Monday April 20, 2015 marked the 117th annual Boston Marathon race. A select group of the fastest and most qualified runners from around the world joined together to run a total of 26.2 miles. It was just 2 years ago that a tragedy struck the event and left a lasting impact on the runners’ lives. There is no better feeling than crossing the finish line, especially after the long endurance challenge that each marathon runner experiences. However, unlike the triumphant and glorious feeling of crossing the finish line, the runners were instead surprised by two bombs that were set off at the finish line. Hundreds of runners were left wounded and few even lost their lives. Immediately, the bombs changed the beautiful, sunny afternoon to a scene of panic and tragedy.
Throughout all of the chaos of the event, many spectators took the initiative to film and capture the tragic event on their cameras and mobile devices. This type of media engagement can be considered a form of “citizen journalism”. Citizen journalism, also known as participatory, user-generated, community journalism, is basically the act of normal, everyday citizens engaging in media and publishing their work to inform the rest of the world. The actions of citizen journalists are defined by the phrase, “You See it, You Report it”. The citizen journalists during the Boston Marathon bombing played an active role in the manhunt to find the bombers. Boundless amounts of pictures and video footage from the race resurfaced and investigators sorted through all kinds of digital media for evidence. Reddit users posted pictures of possible bombers for the entire nation to view.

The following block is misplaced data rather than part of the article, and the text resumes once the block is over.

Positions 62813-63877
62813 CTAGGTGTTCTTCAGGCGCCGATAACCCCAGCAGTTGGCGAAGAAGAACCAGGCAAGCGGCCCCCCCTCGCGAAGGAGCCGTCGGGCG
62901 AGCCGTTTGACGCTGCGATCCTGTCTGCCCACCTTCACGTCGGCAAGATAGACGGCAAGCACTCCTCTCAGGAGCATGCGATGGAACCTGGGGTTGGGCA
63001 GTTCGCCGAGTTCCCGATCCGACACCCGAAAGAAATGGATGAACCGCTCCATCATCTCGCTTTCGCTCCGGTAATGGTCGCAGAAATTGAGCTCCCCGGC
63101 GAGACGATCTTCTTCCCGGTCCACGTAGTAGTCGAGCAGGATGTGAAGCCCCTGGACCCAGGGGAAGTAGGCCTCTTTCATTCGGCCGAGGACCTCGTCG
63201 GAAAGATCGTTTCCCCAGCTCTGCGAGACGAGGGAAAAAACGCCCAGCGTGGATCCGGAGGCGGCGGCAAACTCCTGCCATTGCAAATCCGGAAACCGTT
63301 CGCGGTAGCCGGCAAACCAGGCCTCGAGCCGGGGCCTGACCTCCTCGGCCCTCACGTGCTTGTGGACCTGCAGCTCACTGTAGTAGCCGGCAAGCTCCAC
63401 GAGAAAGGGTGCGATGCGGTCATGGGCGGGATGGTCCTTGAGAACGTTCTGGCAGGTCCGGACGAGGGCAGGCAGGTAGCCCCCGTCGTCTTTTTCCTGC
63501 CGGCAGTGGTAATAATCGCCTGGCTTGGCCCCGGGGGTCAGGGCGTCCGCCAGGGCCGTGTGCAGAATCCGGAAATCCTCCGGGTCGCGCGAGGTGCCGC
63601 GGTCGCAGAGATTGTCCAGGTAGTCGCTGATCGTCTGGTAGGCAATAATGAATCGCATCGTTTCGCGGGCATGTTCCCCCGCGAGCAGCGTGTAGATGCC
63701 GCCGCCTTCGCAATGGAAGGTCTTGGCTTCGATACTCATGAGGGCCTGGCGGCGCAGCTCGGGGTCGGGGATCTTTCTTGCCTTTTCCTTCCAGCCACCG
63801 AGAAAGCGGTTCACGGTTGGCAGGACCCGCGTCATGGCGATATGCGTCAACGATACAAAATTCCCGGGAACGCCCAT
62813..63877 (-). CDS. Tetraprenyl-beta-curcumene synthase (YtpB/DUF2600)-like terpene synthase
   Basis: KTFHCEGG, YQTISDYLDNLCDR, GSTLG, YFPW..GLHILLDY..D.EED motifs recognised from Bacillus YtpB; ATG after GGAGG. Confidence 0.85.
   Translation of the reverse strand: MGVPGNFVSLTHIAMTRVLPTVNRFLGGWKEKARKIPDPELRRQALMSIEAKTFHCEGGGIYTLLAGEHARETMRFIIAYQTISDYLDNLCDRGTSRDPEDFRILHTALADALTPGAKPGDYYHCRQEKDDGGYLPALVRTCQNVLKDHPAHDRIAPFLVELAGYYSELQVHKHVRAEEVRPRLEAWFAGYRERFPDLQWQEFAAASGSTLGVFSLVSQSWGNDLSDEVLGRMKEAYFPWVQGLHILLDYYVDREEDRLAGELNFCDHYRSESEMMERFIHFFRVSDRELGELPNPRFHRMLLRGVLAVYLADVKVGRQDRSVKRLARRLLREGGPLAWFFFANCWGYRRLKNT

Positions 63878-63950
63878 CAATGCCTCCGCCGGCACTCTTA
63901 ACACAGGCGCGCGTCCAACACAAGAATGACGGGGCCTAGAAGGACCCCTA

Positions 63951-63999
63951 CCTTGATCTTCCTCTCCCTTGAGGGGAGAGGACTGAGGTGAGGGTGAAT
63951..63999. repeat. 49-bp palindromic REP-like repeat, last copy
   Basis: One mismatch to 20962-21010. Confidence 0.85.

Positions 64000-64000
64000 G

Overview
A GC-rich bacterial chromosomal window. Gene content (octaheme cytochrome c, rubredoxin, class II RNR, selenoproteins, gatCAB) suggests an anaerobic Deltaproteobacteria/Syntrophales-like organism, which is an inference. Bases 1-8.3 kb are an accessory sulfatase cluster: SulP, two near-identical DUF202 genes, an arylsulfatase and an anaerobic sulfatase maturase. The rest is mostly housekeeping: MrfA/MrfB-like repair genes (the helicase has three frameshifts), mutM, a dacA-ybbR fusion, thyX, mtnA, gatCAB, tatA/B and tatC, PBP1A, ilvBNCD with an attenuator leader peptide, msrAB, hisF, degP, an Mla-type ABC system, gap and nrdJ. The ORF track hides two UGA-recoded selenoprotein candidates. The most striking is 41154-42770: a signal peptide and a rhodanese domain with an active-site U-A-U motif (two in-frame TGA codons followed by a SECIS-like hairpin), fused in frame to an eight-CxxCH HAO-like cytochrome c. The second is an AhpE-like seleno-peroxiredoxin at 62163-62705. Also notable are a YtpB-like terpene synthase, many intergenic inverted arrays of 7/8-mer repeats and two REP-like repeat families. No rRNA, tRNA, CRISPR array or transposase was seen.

Citizen journalism, like all forms of media engagement, also has its pros & cons. In the Boston Bombing case, the negative impact of citizen journalists was that they identified many false allegations of the Boston bomber. The wrongly accused bombers received lots of scrutiny and attention in the media, ultimately damaging their reputations and putting their lives at risk in some cases. Whether or not the accused bombers were the real culprits, the evidence and pictures from citizen journalists could be interpreted in many different ways. Although, in the end, citizen journalists played a critical role in revealing evidence of the actual Boston bombers. Without the help from citizen journalists, many cases throughout history would probably still be left unanswered.
As a citizen do you think it is our civic duty to report or publish information in times of crisis?
A roundtable discussion at Harvard University’s Department of Journalism: Nieman focuses on the growing impact of social media, especially in times of national crisis, such as the Boston Marathon bombing.